Temkin in the Chicago Tribune was more cautious. He suspected that Funderburke might be a problem and wrote, prophetically, “Knight signed seven players, and junior phenom Damon Bailey of Bedford, Ind., already has said he will add to the logjam in 1990. This means a lack of playing time for one or two recruits, and that spells t-r-a-n-s-f-e-r.”
None of the members of the 1989 recruiting class won a national championship (either at IU or elsewhere). Two of them transferred early in their Indiana careers.
The 1989-90 team got off to a hot start against a weak non-conference schedule but struggled in the Big Ten and lost in the first round of the NCAA Tournament.
In 1990-91 Indiana tied Ohio State for first in the Big Ten and earned a 2 seed in the tournament but lost to Kansas in the Sweet Sixteen.
The following year IU again entered the tournament as a 2 seed, having finished second to Ohio State in the Big Ten. That team advanced to the Final Four, after punishing top-seeded UCLA (and avenging an early season loss) in the Elite Eight. There Indiana lost to Duke the eventual champion.
The 1993 squad, led by seniors Cheaney, Graham, and Reynolds and fifth-year senior (and star of Blue Chips Matt Nover) ended the regular season 28-3 overall, 17-1 in the Big Ten, and ranked #1 in both polls. But starting forward Alan Henderson (in my opinion the best IU player from that era) injured his knee late in the season and was far from 100 percent in the NCAA Tournament. Indiana lost to Kansas in the Elite Eight.
Leary and Pat Graham were still around in 1994 when the fifth-seeded Hoosiers, led by Damon Bailey and Henderson, went to the Sweet Sixteen and were upset by Boston College.
All-in-all that 1989 class gave Indiana fans two really good teams and one great team, several memorable games against some fantastic Ohio State and Michigan teams, two Big Ten titles, four Sweet Sixteens, two Elite Eights, one Final Four, and zero NCAA titles.
When Calbert, the two Grahams, Reynolds, Lawson, Leary, and Funderburke enrolled in the fall of 1989, Indiana was the reigning Big Ten champion. The Hoosiers were little more than two years removed from a national championship and had won three national championships in the previous fourteen seasons. If that class fell short of expectations, it was mostly because Indiana fans had gotten used to hanging a banner once every five or six years. (I remember thinking that Indiana was due for—or even entitled to—an NCAA title in 1993.)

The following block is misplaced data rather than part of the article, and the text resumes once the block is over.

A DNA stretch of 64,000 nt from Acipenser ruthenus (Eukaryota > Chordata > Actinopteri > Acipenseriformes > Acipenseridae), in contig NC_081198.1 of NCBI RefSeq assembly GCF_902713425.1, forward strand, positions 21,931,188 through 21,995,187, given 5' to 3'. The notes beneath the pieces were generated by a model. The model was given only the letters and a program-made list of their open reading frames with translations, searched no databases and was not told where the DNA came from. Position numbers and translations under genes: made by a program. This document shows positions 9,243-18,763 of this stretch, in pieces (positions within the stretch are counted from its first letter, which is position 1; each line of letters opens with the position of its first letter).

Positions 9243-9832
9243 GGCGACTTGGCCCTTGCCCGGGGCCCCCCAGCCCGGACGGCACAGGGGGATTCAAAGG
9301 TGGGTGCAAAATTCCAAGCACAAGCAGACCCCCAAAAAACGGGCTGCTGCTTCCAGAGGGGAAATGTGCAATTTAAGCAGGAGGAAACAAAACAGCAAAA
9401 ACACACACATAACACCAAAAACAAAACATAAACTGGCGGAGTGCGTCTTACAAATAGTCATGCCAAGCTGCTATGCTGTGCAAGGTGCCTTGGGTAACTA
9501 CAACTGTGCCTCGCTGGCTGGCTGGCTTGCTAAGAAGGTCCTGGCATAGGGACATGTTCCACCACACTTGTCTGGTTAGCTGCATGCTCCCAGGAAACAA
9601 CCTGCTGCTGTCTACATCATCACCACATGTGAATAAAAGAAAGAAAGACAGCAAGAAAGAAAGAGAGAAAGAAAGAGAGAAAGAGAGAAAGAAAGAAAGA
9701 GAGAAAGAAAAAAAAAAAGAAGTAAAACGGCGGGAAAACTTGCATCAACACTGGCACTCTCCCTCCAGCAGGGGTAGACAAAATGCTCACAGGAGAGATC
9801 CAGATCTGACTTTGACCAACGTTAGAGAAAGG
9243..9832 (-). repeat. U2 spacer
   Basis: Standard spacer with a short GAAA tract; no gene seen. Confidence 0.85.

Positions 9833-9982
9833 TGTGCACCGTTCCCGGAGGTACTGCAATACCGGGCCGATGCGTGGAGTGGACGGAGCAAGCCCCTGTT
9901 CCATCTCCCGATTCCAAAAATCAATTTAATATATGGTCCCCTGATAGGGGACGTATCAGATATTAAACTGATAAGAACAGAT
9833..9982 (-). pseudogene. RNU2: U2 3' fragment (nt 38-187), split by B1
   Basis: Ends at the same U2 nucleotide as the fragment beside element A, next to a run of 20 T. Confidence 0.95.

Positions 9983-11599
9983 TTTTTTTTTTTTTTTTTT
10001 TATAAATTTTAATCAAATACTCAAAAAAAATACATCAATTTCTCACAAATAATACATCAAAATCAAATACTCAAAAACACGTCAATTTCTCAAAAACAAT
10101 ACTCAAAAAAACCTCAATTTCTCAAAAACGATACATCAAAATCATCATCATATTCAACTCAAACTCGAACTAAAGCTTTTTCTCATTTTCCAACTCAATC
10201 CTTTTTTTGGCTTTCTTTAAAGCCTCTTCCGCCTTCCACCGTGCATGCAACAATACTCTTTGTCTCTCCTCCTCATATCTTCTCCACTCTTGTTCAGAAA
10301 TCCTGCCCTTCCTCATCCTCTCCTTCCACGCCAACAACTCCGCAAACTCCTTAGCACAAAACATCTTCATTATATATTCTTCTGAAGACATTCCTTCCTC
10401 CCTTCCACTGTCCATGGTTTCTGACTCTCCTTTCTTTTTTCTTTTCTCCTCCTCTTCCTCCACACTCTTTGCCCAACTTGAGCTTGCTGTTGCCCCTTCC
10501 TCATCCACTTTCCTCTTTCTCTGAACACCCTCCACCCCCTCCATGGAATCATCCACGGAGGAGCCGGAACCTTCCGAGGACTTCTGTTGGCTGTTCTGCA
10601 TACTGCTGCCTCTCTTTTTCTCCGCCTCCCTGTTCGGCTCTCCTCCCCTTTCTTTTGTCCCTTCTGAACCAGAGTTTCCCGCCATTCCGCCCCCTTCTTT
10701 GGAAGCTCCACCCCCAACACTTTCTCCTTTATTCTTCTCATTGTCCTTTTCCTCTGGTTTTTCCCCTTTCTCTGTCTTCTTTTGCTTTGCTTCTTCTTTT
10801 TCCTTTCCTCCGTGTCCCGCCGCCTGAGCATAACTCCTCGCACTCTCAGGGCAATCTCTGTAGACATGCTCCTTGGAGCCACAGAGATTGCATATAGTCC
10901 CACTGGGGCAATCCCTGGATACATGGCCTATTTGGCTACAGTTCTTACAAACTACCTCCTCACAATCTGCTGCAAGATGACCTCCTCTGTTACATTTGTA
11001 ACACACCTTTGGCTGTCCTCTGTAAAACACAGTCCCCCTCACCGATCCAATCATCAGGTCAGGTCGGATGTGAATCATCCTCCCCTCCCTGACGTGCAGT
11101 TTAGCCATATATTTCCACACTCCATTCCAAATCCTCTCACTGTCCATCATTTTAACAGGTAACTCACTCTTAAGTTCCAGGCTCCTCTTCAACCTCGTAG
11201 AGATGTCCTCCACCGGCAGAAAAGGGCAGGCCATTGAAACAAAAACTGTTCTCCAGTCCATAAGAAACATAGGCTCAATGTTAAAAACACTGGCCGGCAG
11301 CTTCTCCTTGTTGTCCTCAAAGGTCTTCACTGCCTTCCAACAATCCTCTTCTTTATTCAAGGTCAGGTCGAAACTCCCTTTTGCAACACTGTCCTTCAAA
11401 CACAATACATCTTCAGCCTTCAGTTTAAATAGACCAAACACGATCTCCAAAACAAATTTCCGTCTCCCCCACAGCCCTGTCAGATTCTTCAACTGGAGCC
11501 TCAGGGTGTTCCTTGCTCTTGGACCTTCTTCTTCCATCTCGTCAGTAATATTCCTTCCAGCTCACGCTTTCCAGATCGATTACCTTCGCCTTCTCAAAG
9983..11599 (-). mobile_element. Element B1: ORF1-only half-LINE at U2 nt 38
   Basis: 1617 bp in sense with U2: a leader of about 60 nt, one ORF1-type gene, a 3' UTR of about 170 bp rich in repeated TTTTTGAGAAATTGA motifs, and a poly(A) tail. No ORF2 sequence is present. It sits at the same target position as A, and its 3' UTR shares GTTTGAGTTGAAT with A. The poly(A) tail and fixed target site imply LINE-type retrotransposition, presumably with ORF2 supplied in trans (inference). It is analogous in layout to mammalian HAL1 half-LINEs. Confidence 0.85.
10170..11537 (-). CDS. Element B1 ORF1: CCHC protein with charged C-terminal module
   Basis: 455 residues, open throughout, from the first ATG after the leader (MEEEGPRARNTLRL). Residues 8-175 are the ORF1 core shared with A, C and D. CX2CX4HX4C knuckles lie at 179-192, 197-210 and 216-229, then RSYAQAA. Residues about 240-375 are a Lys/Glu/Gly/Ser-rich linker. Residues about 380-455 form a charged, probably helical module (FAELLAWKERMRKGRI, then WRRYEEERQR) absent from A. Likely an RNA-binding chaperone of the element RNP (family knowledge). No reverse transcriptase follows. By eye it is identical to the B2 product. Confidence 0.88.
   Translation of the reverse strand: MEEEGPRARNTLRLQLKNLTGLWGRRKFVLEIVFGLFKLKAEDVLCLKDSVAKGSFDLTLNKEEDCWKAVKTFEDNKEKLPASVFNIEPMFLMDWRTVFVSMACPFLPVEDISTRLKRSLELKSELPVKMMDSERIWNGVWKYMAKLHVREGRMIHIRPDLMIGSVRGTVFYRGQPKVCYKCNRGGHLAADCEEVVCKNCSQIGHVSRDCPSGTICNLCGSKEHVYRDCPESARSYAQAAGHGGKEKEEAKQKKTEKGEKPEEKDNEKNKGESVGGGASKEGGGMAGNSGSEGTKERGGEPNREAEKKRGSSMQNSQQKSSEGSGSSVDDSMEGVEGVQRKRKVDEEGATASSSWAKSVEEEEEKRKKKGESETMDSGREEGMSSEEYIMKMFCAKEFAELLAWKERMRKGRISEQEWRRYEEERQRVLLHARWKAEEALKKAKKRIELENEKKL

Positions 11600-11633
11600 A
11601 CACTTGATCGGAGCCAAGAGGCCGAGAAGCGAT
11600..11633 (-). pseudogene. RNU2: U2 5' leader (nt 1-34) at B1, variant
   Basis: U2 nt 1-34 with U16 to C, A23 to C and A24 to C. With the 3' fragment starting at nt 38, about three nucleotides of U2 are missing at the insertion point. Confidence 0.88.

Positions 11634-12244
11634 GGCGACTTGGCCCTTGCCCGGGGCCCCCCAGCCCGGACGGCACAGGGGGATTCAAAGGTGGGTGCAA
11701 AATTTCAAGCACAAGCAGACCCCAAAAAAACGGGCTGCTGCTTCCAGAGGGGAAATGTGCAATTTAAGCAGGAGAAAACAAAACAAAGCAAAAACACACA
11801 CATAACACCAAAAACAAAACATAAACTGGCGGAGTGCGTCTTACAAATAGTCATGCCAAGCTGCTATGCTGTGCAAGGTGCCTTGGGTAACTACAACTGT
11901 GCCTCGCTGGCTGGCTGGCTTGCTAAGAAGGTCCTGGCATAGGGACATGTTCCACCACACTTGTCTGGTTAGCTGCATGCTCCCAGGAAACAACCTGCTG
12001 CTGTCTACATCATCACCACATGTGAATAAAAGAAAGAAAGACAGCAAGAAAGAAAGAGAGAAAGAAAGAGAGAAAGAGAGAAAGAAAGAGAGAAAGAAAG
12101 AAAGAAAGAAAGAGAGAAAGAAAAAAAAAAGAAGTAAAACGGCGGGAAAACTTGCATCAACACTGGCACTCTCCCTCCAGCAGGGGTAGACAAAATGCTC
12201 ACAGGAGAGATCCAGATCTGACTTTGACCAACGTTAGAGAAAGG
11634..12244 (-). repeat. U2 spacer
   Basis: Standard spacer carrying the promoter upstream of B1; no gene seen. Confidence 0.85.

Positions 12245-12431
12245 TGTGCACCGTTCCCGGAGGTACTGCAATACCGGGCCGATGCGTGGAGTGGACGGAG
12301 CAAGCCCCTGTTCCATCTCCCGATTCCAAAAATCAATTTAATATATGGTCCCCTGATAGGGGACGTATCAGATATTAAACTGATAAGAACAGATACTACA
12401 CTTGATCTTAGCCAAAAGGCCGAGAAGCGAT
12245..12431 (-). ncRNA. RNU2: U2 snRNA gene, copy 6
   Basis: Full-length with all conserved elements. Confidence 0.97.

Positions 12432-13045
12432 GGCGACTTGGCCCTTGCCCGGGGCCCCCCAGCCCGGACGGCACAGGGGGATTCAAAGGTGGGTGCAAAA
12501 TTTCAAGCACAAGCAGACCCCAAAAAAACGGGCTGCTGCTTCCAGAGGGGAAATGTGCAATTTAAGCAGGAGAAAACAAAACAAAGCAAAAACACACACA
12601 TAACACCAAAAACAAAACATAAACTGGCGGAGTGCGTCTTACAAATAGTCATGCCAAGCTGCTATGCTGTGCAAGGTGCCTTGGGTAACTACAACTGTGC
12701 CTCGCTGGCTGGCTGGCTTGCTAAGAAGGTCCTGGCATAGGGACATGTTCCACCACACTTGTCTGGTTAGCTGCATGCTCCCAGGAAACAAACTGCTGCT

Circumstances are obviously different for the 2012 bunch. Yogi, Hanner, Jeremy Hollowell, and company have the burden of returning Indiana basketball to its former glory and keeping their coach off the hot seat along the way. In that regard this class is similar to North Carolina’s celebrated 2002 class, headlined by Sean May, Raymond Felton, and Rashad McCants. That group came to Chapel Hill one year after the Tar Heels had gone 8–20 and missed the NCAA Tournament for the first time since 1974. As freshmen, they led UNC to the NIT, and their coach lost his job. The following year, with Roy Williams at the helm, they were back in the NCAA Tournament, though they got bounced in the second round. As juniors, that class led the Tar Heels to a national championship.
So what should Indiana fans expect from the 2012 class? It would be unfair to expect too much from teenagers, but one would hope that this group—along with Cody Zeller, who arrives one year ahead of them—will re-create a culture of winning in Bloomington, compete for Big Ten titles, and be relevant in March. A lot can happen when recruits become student-athletes. You never know who will develop, who will regress, who will become a superstar, and who will leave early. But if this group accomplishes half as much as their 1989 forebears, the Hoosier faithful should be delighted.
Josh Tinley is the author of Kneeling in the End Zone: Spiritual Lessons From the World of Sports. Follow him at twitter.com/joshtinley.